Abortion is morally correct
Those who are left performing abortions are more convinced than ever that what they’re doing is deeply and morally correct. Some are guided by religious beliefs they say are no less profound than those of the pro-life activists. “What is outrageous is that the anti-abortion protesters portray theirs as the only religious position,” says Curtis Boyd, a Texas abortion doctor and former Unitarian minister. “You can be deeply religious and perform abortion services. I perform abortions because of my religion.”
Suzanne Poppema, a Seattle abortion doctor, declares that “Every day I feel I’ve made a small difference in the world.” Warren Hern, an abortion doctor in Boulder, Colo., believes he is “doing something very important for the cause of human freedom.” At a recent National Abortion Federation meeting, members came out of a post-Pensacola strategy session crying, hugging each other and vowing to carry on. “There are a lot of parallels between my church and this group of abortion doctors,” says NAF member Dennis Christensen, who’s been singing in the Methodist church choir in Madison, Wis., for 16 years.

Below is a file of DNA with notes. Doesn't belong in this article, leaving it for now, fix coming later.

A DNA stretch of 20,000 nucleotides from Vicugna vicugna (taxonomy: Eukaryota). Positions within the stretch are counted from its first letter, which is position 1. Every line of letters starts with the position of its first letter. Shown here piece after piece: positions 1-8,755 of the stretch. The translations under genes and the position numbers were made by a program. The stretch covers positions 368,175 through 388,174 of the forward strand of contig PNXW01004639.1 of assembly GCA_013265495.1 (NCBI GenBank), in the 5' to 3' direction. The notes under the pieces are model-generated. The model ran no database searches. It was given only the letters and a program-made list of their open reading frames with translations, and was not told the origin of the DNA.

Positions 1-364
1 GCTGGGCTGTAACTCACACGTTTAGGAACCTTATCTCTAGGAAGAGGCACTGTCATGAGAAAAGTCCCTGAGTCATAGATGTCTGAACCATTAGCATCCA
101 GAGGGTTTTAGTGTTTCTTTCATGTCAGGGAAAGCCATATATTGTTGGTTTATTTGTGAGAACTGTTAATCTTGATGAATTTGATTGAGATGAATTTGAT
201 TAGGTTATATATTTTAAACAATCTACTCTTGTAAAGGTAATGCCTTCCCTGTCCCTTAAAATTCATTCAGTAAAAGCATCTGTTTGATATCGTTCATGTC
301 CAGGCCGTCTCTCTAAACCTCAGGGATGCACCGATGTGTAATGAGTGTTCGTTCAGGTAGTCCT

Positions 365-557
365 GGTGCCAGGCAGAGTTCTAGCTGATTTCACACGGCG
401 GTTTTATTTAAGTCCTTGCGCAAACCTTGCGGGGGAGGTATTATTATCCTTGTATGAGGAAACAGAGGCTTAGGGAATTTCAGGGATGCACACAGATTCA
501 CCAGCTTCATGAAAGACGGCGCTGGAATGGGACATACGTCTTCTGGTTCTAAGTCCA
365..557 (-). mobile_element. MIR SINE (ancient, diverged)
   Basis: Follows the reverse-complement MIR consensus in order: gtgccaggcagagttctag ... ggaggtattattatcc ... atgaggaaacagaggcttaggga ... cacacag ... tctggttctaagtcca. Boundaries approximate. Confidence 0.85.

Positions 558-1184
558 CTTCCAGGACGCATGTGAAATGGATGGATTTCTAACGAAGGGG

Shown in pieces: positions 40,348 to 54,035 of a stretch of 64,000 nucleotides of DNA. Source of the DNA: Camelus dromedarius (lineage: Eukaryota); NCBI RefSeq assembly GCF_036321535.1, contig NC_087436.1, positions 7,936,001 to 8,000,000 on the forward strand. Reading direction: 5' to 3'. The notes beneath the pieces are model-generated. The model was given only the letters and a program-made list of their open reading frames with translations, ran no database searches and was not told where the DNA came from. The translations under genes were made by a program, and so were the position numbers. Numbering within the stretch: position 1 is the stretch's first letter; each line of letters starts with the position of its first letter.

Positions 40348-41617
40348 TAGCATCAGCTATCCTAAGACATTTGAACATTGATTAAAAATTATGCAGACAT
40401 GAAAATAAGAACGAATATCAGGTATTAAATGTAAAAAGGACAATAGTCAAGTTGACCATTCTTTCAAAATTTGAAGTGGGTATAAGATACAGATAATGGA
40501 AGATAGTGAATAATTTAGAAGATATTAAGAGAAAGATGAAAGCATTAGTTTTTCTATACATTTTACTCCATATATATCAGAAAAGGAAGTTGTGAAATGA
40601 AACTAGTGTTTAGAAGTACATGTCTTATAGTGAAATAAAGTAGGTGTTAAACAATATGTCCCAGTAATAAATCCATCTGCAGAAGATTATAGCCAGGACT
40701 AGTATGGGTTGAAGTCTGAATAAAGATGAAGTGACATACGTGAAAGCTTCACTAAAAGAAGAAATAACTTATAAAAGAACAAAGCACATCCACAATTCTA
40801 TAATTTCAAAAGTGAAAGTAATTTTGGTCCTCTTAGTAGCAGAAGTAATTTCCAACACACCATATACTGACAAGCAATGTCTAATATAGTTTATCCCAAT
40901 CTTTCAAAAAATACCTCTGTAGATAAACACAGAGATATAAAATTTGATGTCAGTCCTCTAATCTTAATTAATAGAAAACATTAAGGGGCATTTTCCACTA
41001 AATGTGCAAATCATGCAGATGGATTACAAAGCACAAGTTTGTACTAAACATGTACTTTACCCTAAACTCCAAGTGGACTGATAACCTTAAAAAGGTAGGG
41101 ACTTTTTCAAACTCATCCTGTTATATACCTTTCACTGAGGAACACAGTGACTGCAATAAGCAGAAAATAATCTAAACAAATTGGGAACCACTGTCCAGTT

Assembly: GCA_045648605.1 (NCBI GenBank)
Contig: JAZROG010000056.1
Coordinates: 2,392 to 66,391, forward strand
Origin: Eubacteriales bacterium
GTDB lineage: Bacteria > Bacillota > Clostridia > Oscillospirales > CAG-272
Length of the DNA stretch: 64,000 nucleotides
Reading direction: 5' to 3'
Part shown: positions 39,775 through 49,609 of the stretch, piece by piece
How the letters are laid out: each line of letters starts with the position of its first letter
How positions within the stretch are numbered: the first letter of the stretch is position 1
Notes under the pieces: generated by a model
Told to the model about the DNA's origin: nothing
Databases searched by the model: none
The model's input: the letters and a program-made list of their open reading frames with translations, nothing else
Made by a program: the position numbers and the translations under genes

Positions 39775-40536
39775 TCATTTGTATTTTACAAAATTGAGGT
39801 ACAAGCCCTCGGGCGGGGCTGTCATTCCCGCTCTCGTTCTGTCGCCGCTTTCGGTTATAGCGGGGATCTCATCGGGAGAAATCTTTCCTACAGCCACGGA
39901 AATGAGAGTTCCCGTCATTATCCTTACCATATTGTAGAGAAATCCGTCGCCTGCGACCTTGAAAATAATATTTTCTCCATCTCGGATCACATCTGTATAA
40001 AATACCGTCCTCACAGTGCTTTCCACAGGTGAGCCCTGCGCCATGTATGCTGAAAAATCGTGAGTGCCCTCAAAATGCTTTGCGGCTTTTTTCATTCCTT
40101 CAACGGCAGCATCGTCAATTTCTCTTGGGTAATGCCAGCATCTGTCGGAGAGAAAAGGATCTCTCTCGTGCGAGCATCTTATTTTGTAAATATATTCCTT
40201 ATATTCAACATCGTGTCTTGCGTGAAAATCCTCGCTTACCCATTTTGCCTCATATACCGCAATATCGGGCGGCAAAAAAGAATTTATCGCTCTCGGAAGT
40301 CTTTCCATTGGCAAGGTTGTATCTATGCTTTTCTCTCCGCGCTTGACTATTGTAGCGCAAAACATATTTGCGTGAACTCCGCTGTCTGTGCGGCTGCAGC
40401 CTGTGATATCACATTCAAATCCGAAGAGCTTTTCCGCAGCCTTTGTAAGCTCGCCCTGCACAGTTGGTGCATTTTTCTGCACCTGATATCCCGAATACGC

“It’s two things: the moral code and the feeling of community.”
Religious abortion doctors want more support from their clergy. Dr. Boyd is often asked by Native American women to bless the aborted fetus, and by Roman Catholic women to baptize it. He proposes that schools of theology develop special ceremonies to mark the loss of a fetus.